Article

10,000 B.C.

 



10,000 B.C.
 

Actors: Camilla Belle, Steven Strait, Cliff Curtis, Joel Virgel, Mo Zinal
Director:
Roland Emmerich
Format:
Closed-captioned, Color, Full Screen, NTSC, Widescreen
Language:
English
Subtitles: English, French, Spanish
Region:
1 (U.S. and Canada only)
Aspect Ratio:
2.35:1
Number of discs:
1
Studio:
Warner Home Video
DVD Release Date:
June 24, 2008
Run Time:
109 minutes
 

Movie:
Disc:

 

10 000 B.C. - the latest special effects epic by Independence Day and The Day After Tomorrow director Roland Emmerich - feels as if it was dreamt up by an eight-year-old. "And then they're in the jungle being chased by giant man-eating chickens . . . And then the saber tooth tiger doesn't eat him because he saved the tiger from drowning earlier on . . . and then they built the pyramids using mammoths . . ." And so on.

The plot is ostensibly about some prehistoric tribesmen trying to save fellow tribesmen after some unscrupulous slave traders have kidnapped them. And, yes, according to this movie they not only built the pyramids several thousands of years before they were actually built, but they built them using . . . mammoths.

Mystery Science Theatre 3000-types would no doubt want to make up their own dialogue (the best line we came up were "Oh my God! They've killed Manny! You bastards!") but the movie is somehow too tepid to be any real fun, even as a so-bad-it's-actually-good effort.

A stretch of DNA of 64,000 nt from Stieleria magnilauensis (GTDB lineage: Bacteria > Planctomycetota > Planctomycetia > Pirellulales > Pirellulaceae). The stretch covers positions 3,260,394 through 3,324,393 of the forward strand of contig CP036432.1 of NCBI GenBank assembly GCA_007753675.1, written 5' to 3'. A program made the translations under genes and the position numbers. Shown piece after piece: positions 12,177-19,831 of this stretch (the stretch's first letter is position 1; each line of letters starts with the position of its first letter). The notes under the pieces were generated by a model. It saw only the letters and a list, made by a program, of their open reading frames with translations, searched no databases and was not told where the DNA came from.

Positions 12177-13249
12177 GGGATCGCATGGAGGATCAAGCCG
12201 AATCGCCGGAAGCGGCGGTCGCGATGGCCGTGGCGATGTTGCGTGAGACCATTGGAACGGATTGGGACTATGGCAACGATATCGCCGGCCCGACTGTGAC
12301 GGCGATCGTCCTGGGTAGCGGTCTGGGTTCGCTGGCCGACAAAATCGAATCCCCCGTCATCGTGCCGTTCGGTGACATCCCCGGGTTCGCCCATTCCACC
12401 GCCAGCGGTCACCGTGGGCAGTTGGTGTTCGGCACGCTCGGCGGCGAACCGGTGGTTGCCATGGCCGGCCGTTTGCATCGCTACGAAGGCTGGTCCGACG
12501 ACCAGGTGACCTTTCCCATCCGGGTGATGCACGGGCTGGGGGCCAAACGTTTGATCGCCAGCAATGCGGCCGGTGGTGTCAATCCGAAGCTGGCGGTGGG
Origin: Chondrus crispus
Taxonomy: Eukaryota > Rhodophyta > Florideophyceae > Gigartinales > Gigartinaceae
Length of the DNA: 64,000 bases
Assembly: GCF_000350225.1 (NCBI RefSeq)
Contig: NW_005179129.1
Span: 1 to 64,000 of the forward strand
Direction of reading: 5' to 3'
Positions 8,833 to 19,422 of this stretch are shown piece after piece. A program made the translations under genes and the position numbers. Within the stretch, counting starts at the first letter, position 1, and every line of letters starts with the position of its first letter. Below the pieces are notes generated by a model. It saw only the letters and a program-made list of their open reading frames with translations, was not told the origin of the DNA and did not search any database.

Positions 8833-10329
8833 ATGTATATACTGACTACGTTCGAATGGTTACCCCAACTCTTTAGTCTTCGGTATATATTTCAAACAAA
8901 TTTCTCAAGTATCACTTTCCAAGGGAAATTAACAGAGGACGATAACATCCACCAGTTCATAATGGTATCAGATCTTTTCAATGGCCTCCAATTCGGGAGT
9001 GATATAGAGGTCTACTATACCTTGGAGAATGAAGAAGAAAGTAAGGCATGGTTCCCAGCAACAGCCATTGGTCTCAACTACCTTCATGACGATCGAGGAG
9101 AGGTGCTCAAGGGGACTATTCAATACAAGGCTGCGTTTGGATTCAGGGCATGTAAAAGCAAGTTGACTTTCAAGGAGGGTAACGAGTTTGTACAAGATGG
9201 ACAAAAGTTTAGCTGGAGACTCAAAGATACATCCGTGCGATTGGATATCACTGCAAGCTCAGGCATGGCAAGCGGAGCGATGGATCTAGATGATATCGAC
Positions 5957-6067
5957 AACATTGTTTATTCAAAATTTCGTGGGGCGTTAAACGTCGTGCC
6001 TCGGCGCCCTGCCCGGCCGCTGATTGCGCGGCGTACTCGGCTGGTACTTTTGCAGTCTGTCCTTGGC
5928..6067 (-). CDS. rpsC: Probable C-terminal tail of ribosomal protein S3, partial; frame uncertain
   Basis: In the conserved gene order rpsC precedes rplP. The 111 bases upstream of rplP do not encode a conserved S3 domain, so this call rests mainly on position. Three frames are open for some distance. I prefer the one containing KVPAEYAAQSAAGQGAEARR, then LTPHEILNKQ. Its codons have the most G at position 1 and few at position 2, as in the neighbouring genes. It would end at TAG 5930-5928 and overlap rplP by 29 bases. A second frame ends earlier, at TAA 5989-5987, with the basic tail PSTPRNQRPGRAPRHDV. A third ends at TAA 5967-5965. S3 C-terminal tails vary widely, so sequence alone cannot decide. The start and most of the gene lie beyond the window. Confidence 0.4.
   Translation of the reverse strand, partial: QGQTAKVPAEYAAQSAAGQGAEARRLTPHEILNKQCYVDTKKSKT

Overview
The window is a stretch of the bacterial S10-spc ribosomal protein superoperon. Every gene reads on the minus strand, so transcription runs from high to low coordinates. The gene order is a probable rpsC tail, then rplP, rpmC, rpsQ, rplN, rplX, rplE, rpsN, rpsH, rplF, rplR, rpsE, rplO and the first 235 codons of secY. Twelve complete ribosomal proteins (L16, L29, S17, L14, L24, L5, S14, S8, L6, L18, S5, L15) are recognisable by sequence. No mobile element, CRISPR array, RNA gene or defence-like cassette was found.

Locales are stunning though and Camilla Belle is nice to look at in an Elizabeth Taylor when-she-was-young kinda way. But the actress has so little dialogue that one feels as if she's stuck in a silent movie!

THE DISC: This is one of those double-sided discs with data written on both sides, so handle it carefully when taking it out of the box.

One side contains the movie in widescreen mode and on the other side the movie has been cropped to fit a standard television screen. It is obvious which version to play when you have a widescreen TV, but not so obvious when you have an "ordinary" one. The feature has a 2.35:1 aspect ratio and therefore huge chunks of the image have been cut from the sides with the pan 'n' scan version. But despite this, the colors are so vibrant and the image so sharp on the pan 'n' scan presentation that we will risk the wrath of purists here and recommend you view the "standard version" if you have a 1.33:1 TV screen. The landscapes look particularly great, somehow even more impressive than they did on the cinema screen.

Not much in the line of extras except for about ten minutes worth of deleted scenes. The scenes are hardly ?awesome? and the alternate ending is scarcely ?exciting? as the DVD box proclaims even they do go some way in explaining Omar Sharif's bizarre voice-over narration.

By the way, there is a full trailer for Batman - Gotham Knight, the full-length Batman movie as told by various anime artists ? included. It looks pretty cool.

RECOMMENDATION: You'd probably be better off watching Ice Age or Quest for Fire again. History buffs will no doubt suffer a collective apoplexy and are advised to stay clear of 10 000 B.C.


 



 

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